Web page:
By Kerry Maxwell, communications manager, British Poultry Council
The drive to keep food affordable under exceptional market conditions where the cost of production is not being returned through the marketplace is rendering poultry meat businesses unviable.
Without a fair price for product, British poultry is at breaking point. With production beginning to scale back as a direct result now is the time for Government to act on their commitment that farmers and producers feeding the nation will (as our Prime Minister has said) “have what they need” to continue to do so.
Access to safe, affordable, nutritious food is always necessary, not just in the face of a cost-of-living crisis, but the focus on keeping prices low in this climate is understandable. However, doing so fails to acknowledge large costs incurred elsewhere in the supply chain – energy, feed, labour, packaging, transport, and so on, all on top of ongoing Brexit and avian influenza challenges. The price consumers pay for food does not reflect the cost of producing it. Such a system is unsustainable.
Focusing solely on keeping food affordable without a fair price for producers, combined with Government’s unrelenting drive for ‘growth’ with no demonstrable will to support poultry meat businesses and food security ambitions more widely, will not keep Britain fed. Instead, we will see production shrink and more people priced out of British food and the quality it represents.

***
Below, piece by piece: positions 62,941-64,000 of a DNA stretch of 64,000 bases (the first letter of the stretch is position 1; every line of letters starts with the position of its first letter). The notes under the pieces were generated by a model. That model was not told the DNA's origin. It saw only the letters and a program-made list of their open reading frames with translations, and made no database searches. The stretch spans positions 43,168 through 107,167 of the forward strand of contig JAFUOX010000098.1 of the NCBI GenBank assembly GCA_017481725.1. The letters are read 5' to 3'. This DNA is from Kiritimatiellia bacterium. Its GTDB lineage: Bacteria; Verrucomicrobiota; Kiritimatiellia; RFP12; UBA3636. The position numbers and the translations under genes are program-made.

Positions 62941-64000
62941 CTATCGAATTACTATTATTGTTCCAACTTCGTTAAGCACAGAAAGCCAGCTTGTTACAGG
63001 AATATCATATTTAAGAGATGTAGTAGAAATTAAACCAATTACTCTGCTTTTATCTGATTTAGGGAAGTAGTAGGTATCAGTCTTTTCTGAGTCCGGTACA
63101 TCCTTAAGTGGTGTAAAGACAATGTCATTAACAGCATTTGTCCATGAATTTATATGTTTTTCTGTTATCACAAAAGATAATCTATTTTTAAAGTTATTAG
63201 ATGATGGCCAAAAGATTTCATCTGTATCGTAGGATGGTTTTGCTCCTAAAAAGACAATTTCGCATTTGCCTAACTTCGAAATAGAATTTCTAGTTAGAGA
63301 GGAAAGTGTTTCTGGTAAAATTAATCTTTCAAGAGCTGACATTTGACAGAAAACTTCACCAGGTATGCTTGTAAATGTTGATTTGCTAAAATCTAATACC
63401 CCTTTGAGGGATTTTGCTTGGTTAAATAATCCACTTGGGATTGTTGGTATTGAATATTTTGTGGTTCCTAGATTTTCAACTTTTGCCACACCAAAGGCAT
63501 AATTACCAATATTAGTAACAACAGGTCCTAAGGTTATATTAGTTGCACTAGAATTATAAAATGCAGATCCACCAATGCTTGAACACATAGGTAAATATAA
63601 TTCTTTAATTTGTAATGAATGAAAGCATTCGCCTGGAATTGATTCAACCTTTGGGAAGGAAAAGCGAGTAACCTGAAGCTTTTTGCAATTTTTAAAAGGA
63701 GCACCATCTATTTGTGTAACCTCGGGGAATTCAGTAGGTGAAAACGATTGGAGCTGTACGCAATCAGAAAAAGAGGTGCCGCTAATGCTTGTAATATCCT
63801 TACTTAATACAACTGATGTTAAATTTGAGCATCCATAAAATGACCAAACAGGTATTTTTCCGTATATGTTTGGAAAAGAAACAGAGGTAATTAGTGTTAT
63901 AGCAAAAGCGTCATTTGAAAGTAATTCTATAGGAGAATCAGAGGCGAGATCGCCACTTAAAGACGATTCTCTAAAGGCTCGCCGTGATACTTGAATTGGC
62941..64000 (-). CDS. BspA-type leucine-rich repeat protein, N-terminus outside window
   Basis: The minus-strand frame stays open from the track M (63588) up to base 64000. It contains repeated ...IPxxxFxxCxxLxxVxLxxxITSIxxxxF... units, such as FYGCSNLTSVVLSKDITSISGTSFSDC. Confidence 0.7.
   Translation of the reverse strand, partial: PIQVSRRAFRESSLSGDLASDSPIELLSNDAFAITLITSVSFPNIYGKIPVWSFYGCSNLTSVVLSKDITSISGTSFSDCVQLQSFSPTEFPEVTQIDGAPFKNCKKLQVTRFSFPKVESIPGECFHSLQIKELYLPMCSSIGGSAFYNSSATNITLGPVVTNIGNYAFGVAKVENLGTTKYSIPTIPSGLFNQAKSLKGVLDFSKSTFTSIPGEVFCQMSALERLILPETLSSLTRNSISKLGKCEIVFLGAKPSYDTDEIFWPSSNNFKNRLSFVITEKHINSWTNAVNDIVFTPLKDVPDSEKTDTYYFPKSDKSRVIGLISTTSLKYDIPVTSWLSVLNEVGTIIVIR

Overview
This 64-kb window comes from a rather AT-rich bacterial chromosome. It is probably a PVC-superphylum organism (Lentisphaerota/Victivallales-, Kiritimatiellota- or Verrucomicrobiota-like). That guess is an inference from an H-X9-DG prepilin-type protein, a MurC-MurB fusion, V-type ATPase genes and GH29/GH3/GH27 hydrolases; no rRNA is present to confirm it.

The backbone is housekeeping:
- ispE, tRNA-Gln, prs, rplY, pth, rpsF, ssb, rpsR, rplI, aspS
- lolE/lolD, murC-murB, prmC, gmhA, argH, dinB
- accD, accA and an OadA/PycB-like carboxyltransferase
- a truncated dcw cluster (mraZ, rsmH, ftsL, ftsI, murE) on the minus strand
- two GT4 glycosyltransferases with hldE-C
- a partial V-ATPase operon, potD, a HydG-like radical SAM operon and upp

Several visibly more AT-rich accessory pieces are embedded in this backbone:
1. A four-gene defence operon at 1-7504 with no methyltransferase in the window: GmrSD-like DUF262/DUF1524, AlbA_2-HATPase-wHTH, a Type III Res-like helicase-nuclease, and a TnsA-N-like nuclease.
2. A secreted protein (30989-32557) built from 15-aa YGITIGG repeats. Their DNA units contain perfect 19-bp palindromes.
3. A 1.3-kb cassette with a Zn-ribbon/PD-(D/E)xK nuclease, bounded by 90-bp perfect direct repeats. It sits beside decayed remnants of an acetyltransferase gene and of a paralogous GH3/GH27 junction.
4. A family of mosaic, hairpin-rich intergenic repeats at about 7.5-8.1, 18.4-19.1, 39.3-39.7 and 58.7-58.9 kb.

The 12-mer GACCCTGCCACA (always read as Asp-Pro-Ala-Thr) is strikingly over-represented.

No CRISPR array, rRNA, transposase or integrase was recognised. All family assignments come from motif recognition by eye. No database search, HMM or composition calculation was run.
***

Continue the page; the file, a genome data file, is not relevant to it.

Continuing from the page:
The fact we are seeing more people than ever struggle to afford food, nurses living on a financial knife’s edge and supermarket staff walking into food banks, is symbolic of a greater problem, whereby we need to have an honest conversation about the true cost of a sustainable food system – one that incorporates fairness, security, livelihoods, and overall supply chain resilience. When it comes to ensuring food security it is incumbent to consider not just how we keep food affordable in the short term. Instead of trying to match production costs with what people can afford at the jeopardy of poultry businesses, we should be working to ensure everyone can afford food full stop.
British poultry plays a crucial role in realising a vision for a food system that feeds people, contributes to their wellbeing, tackles social inequality, and ensures a liveable climate for all. But without robust mechanisms that ensure business viability, farmers and producers won’t “have [the fair price] they need” to fulfil their role in society. Things need to change for the sake of British food and farming; the fact that now is the hardest time for Government to confront the problem is exactly why they should.